Graduate Program in Physics with Specialization in Space Physics and Instrumentation



High Energy Particle (HEP) Lab


General Description Used to characterize the high-energy response of: Solid State Detectors (SSDs) Avalanche Photodiodes (APDs) Diamond Detectors Time-of-Flight subsystems Currently testing the Heavy Ion Sensor prototype to be flown on the Solar Orbiter spacecraft Lab Capabilities Linear acceleration voltages up to 450 kV Can achieve separation of 17 and 18 amu at the 5% level Sputtering ion ionization source for production of metallic ions (Fe, Mg, Si) Target chamber equipped with 4 degrees of freedom articulation device

High Energy Particle (HEP) Lab2020-09-19T19:45:07+00:00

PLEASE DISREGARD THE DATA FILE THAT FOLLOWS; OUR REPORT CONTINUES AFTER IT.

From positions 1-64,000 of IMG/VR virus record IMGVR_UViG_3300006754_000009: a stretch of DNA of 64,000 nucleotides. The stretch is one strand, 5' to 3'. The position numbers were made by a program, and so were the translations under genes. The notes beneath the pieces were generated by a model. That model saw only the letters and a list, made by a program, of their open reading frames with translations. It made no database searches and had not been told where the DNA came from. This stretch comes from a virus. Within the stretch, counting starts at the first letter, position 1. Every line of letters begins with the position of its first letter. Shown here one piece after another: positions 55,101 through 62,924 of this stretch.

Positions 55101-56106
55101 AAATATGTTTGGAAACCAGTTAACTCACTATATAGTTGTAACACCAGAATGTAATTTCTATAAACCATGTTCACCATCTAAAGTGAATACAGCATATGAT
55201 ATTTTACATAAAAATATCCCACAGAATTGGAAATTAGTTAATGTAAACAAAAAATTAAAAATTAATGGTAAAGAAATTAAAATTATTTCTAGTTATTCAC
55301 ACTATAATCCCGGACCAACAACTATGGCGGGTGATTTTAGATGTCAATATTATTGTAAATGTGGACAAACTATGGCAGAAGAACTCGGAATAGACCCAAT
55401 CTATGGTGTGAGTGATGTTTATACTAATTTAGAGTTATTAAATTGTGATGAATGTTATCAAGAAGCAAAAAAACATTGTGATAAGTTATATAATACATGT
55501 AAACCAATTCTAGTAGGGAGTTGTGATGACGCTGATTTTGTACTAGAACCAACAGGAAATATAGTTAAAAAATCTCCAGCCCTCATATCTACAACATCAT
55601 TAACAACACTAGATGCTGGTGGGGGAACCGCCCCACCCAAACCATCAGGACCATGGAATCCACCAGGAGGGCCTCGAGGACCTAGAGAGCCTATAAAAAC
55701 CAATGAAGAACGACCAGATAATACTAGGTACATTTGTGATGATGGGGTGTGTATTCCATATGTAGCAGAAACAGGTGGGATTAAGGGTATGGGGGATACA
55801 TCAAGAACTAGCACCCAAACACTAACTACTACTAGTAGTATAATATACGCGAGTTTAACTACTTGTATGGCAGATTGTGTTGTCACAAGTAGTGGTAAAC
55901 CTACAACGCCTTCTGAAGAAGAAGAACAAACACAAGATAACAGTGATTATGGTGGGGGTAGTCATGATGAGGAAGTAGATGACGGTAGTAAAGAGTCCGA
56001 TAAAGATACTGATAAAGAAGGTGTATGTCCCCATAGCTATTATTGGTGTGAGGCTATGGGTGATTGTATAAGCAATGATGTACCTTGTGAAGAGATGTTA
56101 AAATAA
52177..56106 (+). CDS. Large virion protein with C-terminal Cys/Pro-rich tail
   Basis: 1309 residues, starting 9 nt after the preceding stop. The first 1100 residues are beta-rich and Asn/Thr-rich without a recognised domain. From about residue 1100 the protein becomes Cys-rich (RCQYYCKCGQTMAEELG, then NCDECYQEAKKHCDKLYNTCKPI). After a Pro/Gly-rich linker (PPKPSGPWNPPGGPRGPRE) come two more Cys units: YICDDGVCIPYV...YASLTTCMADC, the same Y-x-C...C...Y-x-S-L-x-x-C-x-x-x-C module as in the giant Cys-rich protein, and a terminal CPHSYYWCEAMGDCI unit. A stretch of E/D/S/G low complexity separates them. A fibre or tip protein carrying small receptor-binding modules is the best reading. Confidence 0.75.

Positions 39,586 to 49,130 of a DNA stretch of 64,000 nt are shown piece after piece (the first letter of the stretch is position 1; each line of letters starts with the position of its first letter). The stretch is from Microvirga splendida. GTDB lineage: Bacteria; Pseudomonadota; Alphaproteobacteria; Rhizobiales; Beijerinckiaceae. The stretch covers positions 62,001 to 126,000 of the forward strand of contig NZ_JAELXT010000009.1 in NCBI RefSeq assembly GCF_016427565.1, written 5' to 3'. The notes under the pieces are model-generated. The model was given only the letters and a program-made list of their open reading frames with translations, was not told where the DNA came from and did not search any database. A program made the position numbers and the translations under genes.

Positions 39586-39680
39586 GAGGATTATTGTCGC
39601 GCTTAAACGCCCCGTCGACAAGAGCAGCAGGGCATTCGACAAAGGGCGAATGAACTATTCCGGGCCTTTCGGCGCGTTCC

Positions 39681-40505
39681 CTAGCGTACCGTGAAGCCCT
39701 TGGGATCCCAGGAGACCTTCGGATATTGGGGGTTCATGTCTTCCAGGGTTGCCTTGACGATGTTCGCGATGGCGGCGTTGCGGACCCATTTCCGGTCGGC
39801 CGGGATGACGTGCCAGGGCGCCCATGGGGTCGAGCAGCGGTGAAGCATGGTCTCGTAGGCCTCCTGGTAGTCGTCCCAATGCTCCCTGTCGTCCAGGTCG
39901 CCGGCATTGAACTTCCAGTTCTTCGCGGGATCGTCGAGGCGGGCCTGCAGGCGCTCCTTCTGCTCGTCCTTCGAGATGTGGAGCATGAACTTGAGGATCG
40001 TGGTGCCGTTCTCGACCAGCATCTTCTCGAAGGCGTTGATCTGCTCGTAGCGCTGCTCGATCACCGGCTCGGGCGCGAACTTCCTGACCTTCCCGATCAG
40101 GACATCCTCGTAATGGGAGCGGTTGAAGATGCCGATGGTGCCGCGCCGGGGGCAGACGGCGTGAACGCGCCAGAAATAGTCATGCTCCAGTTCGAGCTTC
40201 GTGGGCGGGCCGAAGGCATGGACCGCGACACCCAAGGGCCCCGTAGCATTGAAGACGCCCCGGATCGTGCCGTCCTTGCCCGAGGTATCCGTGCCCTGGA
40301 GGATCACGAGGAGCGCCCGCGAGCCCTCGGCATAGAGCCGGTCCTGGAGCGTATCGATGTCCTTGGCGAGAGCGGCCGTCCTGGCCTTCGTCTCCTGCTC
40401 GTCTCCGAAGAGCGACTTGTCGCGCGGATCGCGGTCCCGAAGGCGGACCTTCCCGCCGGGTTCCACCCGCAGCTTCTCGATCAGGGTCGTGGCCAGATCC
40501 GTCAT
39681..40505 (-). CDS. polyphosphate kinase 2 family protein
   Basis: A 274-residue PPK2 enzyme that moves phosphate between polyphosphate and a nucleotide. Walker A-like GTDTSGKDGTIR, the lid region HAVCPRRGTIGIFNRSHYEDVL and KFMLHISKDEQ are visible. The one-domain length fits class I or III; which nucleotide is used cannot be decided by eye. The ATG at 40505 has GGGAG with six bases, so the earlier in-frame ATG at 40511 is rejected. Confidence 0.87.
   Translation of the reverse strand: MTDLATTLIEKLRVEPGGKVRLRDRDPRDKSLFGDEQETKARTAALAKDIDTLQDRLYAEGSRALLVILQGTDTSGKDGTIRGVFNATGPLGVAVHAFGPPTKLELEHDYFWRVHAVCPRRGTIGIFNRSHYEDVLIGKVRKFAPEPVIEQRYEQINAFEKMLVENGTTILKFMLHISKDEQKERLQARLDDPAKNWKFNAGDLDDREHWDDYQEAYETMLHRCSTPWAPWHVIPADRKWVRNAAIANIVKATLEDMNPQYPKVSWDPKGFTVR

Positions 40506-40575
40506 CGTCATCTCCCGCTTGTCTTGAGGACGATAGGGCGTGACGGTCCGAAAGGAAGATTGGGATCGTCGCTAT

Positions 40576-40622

Flight Software Lab


General Description Primarily for the maintenance, development, and data analysis of flight instrument software In general supports all types of instrument development from start to finish Commissioning and operations planning and support Digital hardware specification, review, and testing Lab Capabilities 9 ESD workstations (190 Sq Ft of work space) Also capable of supporting Electrical Ground Support Equipment (EGSE) design, development, and testing ESD-certified class 10000 flow workbenches for flight instrument assembly Supports Integration and Test (I&T) and calibration operations

Flight Software Lab2020-09-19T19:45:23+00:00

Experimental Space Physics Development Lab